It may seem like a match made in heaven – the most potent part of the cannabis plant blended into a beautiful gently heated high. But does dabbing kief work on a practical level? Can you dab kief?
What is kief?
First, let’s cover exactly what kief is. You’ve probably noticed those tiny, sticky crystals that coat the buds of the cannabis flower. Or maybe you’ve seen them as the light dust that gathers in the bottom of your grinder when you shred your weed. That’s kief, also known as weed dust, weed crystals, dry sift, or pollen. It forms part of the trichomes – those hairs, sometimes of different colors, that you can see between the flowers.
Can you dab kief?
Technically yes, you can dab kief, as it’s a cannabis product containing THC. You can dab it in any of its various forms – kief oil, hash oil, or even solid hash. You could sprinkle kief that you’ve collected into either a dab rig or a dab pen, or roll it up into a little hash ball.
But it gets a touch more complicated than that. When cannabis flower is ground or blended too heavily, more tiny pieces of plant matter get through into the kief. This is true whether you get your kief from a grinder or through a screen.
This lower purity kief isn’t suitable for dabbing. It can leave behind a lot of residue that gets stuck in the dab pen or leaves an unsavory taste on the nail of your dab rig. The only kief to dab with should be a light tan or blonde color, rather than green. This means it’s of higher purity, containing nearly exclusively trichome heads. And unless you’re a pro, it’s unlikely you’ll be able to collect that kind of premium kief yourself at home.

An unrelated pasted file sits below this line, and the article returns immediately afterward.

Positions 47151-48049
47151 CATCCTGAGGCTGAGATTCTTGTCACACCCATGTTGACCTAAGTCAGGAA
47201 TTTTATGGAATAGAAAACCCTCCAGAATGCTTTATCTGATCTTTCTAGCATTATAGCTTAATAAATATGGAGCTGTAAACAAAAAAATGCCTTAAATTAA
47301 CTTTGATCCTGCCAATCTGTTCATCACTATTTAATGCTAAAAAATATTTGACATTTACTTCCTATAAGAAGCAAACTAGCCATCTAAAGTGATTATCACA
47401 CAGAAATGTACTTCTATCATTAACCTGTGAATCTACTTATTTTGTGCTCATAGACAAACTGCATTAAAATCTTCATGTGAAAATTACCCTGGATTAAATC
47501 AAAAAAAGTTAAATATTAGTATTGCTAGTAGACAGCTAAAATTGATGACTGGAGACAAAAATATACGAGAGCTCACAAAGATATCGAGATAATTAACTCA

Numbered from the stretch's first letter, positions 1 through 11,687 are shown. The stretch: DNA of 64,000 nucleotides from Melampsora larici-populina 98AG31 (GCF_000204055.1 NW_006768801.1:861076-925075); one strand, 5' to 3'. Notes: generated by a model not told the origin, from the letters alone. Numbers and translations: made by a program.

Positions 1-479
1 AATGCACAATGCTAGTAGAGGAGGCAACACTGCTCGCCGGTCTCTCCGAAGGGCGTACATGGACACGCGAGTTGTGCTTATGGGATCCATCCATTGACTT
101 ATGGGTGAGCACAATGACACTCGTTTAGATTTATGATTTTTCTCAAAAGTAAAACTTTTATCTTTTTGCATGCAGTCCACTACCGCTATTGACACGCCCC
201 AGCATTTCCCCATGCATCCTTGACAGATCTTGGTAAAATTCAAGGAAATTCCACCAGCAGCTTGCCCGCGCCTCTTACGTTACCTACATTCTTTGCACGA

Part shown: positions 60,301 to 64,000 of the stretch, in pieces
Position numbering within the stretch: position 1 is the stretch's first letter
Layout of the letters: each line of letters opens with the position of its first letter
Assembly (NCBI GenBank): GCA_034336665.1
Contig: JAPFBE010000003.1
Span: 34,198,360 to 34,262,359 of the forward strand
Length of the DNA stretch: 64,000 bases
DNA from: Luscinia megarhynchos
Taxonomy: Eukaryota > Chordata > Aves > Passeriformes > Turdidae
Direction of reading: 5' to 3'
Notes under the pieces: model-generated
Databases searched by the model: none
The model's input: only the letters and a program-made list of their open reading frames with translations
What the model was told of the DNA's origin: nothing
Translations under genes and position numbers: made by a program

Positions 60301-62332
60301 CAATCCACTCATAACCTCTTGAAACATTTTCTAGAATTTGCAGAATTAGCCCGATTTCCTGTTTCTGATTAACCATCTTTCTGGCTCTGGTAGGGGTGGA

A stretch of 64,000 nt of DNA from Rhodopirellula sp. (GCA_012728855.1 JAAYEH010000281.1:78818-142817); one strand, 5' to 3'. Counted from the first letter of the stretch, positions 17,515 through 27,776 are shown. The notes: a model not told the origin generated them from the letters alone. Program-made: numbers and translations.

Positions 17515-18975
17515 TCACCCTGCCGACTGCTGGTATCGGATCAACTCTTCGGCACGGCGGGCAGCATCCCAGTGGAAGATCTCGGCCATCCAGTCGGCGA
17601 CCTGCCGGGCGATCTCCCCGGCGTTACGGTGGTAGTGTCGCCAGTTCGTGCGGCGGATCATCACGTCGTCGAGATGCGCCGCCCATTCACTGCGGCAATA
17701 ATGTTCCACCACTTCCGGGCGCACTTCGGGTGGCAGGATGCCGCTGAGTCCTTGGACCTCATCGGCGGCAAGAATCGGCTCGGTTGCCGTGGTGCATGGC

What are the benefits of dabbing kief?
It’s healthier for you
Waxes and concentrates used for dabbing are made by extracting THC and other cannabinoids from the plant matter. Makers usually add butane solvent, CO2, propane, or ethanol during this process. The end product is referred to as wax, shatter, budder, or butane hash oil (BHO).
Kief is simply a natural part of the cannabis plant, with a very simple extraction process. There’s no need to use any chemical solvents so there are no safety concerns.
Whereas cannabis flower is usually 15-25% THC, kief has around 40-60% THC. Some of the purest kief to be extracted has contained up to 70%!
Gathering kief also takes time. This means the end product usually comes from slightly different strains, giving you a varied mix of cannabinoids, terpenes, and flavonoids, and adding to its overall potency.
In theory, kief will give you a more intense, or at least a different, natural high than flower, whilst using less plant material and not undergoing a chemical process like concentrates.
Are there any downsides to dabbing kief?
Kief can be messy when it’s dabbed. It can also be tricky to place the kief onto a nail or load it into a dab pen, and it doesn’t melt like traditional concentrates once it’s heated. It’s an exercise in trial and error.
But if you love dabbing, or you don’t want to waste any of the kief you’ll discard from grinding flower, combining the two could suit you perfectly!
Looking for more uses for the kief you’ve collected? Check out Wikileaf’s eight ideas.